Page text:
RMIT researchers have contributed to a new UN declaration that says Indigenous equality is the key to sustainable urban development.
Professor Ralph Horne was one of three academics invited by UN Habitat to present and participate in a discussion about Indigenous rights to adequate housing at the recent World Urban Forum held in Medellin, Colombia.
"The session was full and the debate lively, with many pressing issues raised for Indigenous housing rights around the world," Professor Horne said.
"The panel then contributed to the UN Habitat World Urban Forum Medellin Declaration on the status of gender, youth and indigenous equality in cities."
Professor Horne is Co-Program Leader of Sustainable Urban and Regional Futures in RMIT's Global Cities Research Institute, and Deputy Pro Vice-Chancellor, Research and Innovation, for the College of Design and Social Context.
The panel session was the first time the World Urban Forum had hosted an Indigenous Housing Roundtable.
RMIT University was well represented at the forum, which is the world's premier urban event.
The forum included four dedicated events by the Cities Programme, the urban arm of the UN Global Compact, which is hosted by RMIT.
Deputy Director of the Global Compact Cities Programme, Elizabeth Ryan, organized a panel on Innovative Cities, where city government executives presented models of socially inclusive urban development in Barcelona (Spain), Bogotá and Medellín (Colombia), and Porto Alegre (Brazil).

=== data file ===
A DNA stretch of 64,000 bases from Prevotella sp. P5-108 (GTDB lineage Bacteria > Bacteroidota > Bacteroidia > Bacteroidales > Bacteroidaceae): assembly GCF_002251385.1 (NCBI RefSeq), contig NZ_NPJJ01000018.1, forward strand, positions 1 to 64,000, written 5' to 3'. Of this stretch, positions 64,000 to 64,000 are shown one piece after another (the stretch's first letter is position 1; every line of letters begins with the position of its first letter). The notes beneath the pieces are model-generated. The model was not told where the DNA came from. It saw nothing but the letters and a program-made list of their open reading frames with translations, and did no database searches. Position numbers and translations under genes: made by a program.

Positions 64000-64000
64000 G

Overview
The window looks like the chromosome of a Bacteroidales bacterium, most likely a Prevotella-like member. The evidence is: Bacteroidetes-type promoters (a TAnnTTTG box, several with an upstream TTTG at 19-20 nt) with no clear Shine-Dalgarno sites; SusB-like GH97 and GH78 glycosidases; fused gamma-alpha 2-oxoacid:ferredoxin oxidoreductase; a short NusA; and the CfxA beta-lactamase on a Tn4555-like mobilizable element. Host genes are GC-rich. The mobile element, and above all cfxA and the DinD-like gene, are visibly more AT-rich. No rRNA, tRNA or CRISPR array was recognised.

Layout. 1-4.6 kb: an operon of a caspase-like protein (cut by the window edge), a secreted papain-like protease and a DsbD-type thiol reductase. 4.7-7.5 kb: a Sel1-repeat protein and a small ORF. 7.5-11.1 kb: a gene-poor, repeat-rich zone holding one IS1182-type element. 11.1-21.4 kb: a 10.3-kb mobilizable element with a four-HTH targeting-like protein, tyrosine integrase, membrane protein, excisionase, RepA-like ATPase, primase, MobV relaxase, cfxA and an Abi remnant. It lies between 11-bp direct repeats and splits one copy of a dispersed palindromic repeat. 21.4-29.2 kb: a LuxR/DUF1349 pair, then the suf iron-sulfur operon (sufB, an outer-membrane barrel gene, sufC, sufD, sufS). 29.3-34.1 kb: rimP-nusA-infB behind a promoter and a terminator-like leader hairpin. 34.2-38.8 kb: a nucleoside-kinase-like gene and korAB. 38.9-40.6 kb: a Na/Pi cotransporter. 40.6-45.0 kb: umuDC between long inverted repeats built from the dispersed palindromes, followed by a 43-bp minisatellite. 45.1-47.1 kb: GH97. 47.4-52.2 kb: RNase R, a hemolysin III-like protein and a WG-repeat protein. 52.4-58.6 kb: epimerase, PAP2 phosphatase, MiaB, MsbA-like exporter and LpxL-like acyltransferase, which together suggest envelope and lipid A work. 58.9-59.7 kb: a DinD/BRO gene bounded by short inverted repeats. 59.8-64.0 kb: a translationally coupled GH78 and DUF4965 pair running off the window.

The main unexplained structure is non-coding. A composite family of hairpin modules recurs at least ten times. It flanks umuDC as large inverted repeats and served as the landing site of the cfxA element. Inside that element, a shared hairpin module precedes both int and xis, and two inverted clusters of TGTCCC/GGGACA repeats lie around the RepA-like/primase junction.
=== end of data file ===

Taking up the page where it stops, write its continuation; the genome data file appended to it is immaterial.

Ms Ryan said there was much to be learned from socially-focused urban innovation in Latin America, "a fact that was acclaimed by many of the 37,000 people who went to Medellin".
Researchers from RMIT who have been working with the World Vision International Centre for Expertise in Urban Programming took part in a discussion panel outlining their collaborative work on the challenges facing cities.
RMIT's Sandra Moye and Loreto Fuentes (TECHO) at the World Urban Forum, Medellin, Colombia. Photo: Sandra Moye.
A new research methodology focusing on "Just Cities for Children" was unveiled, with Dr Liam Magee among the researchers who presented and discussed the interim findings of their work.
RMIT researchers also led a session on food sovereignty and fair food systems, which featured Australian best practice and also included speakers from South Africa, Italy and Egypt.
Following her attendance at the forum, food sovereignty session chair Julia Laidlaw, from the School of Global, Urban and Social Studies, has begun working on the establishment of an international food network in partnership with the Australian Food Sovereignty Alliance.
In another event, researcher Sandra Moye presented the results of her work from the Sustainable and Affordable Social Housing research project, which is being conducted in Chile in collaboration with the Latin American non-governmental organisation TECHO.
Urban Food Workshops
Some of the research and learning from Latin America will be presented in a series of upcoming workshops at RMIT.
Julia Laidlaw will lead the first workshop, on "Food Insecurity Mitigation Strategies in Medellin, Colombia", at 4pm on Wednesday, 30 July, in RMIT Building 13, Level 4.
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